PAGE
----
Jul. 17th, 2009 01:51 am (UTC)
What a sweet and amusing look at the crew through Jim Kirk's eyes. Precociousness aside, I think a lot of us forget that yes, Kirk has to be a good judge of character. Especially loved his insights into McCoy, worldclass complainer,lol, and Scotty, the off-kilter engineering wunderkind. Do keep writing. :o)
Jul. 17th, 2009 05:51 pm (UTC)
Thank you for the fabulous feedback. I'm truly honored that you enjoyed the story.

I agree with you entirely, I think that one of the things that contributes to Jim being an amazing tactician is his ability to make pretty accurate guesses on how key players are going to react to any given situation. Both incarnations of Jim Kirk, TOS and Reboot, have this skill in spades. So that is what I was trying to capture with my fic. I just love that you got it. ;-)

Jul. 17th, 2009 02:41 am (UTC)
Aw, what a sweet story. I love the introduction of the characters in a "Naked Time" kind of way, filtered through Jim's consciousness and his own (unconsciously) expanding horizon. Very nicely done.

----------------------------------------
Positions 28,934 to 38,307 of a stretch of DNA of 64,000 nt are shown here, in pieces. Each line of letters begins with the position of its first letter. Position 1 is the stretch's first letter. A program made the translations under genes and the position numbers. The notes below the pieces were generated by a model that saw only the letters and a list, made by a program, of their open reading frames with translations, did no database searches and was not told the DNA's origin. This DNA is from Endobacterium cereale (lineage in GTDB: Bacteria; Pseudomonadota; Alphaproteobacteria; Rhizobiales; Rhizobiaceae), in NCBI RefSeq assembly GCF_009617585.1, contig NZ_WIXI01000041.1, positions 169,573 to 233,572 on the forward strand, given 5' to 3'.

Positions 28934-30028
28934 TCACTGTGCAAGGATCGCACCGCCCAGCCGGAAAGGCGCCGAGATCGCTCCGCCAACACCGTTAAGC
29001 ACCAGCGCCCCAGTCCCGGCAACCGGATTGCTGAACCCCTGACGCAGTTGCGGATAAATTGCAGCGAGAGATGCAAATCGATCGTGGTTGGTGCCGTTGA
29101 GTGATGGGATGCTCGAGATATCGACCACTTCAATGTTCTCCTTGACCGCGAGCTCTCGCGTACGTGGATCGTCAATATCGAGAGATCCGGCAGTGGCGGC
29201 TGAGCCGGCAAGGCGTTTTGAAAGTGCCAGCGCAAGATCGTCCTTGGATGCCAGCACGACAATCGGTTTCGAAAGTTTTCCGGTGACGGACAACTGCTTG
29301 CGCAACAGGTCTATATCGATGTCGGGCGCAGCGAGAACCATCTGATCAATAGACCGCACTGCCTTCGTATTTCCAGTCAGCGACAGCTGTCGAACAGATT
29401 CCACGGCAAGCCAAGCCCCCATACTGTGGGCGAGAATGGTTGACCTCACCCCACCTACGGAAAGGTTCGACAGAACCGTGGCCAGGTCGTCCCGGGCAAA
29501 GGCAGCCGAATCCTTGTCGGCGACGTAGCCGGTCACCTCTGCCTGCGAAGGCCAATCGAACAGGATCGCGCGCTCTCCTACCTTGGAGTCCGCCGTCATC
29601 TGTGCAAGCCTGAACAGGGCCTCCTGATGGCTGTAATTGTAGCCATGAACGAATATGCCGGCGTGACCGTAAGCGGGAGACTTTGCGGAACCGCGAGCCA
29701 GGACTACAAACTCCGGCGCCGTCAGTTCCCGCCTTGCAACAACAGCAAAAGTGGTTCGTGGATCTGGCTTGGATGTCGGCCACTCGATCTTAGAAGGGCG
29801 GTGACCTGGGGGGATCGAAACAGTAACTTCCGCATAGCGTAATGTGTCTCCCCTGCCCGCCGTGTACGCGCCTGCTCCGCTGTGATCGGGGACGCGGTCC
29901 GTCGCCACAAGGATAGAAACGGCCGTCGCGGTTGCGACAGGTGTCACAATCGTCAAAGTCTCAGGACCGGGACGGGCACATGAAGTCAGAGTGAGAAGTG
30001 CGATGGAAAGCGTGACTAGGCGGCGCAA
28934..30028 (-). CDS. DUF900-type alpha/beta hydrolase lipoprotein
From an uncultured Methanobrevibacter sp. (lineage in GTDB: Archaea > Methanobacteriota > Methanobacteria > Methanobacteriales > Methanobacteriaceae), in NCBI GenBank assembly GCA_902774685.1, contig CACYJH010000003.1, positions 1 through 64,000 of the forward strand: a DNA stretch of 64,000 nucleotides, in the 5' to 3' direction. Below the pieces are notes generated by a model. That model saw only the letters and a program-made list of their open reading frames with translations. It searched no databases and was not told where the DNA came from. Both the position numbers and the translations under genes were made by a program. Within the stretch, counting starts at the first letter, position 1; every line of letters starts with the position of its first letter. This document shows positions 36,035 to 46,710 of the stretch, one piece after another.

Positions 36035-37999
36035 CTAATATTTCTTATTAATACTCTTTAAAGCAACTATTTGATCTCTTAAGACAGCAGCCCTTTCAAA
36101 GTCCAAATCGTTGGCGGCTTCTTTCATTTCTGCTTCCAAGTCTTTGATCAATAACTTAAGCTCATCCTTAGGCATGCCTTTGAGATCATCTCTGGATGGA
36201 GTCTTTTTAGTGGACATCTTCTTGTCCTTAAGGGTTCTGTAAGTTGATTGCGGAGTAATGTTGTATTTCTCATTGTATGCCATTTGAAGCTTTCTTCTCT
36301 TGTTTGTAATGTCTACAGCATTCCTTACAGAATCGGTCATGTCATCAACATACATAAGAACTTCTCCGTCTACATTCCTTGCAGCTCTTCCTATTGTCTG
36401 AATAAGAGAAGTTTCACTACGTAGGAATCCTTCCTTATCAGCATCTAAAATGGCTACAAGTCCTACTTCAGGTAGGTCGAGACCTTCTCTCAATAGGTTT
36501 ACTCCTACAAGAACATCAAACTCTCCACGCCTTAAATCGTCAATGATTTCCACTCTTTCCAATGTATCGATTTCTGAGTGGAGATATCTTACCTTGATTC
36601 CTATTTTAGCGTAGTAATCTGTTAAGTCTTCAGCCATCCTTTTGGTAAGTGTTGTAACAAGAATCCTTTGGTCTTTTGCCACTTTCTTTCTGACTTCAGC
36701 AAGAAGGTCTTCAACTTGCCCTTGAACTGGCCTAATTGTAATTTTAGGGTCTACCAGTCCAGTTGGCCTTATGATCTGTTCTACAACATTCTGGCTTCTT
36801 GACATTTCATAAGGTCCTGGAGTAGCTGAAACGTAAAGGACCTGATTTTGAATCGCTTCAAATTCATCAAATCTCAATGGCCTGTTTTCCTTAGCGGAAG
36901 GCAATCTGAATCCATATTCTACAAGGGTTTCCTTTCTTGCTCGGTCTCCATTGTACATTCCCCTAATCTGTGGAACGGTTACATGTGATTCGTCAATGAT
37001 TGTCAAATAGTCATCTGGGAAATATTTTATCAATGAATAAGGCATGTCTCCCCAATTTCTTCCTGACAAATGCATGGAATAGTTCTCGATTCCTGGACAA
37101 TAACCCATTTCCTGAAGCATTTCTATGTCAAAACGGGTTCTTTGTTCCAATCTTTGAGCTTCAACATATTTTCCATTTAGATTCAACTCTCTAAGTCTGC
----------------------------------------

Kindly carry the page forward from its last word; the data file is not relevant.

Jul. 17th, 2009 05:54 pm (UTC)
Thank you! I'm so thrilled you enjoyed the story. It's funny, I didn't make the correlation with "Naked Time" but now that you point it out, you're right, I can see the comparison. :-)
Jul. 17th, 2009 03:12 am (UTC)
I really enjoyed reading this and the profiles he had on each person.

Loved the ending.
Jul. 17th, 2009 05:55 pm (UTC)
Thanks for the wonderful feedback. I'm so happy you enjoyed the story. :-)
Jul. 17th, 2009 08:07 am (UTC)

That is all!
Jul. 17th, 2009 05:55 pm (UTC)
Thank you! I'm thrilled you thought so. :-)
Jul. 17th, 2009 08:43 am (UTC)
Aww, this was really wonderful! I loved Jim fondly categorizing his crew (with lots of great LOL-worthy moments in there), and that ending was just so sweet and beautiful! ♥
Jul. 17th, 2009 05:57 pm (UTC)
*grins happily* Thanks so much! That so sweet of you to say. I'm tickled you enjoyed the story.
Jul. 17th, 2009 12:00 pm (UTC)
I love this - it feels totally right.

Jul. 17th, 2009 05:59 pm (UTC)
Thank you for the wonderful feedback. I'm thrilled that you enjoyed the story. :-)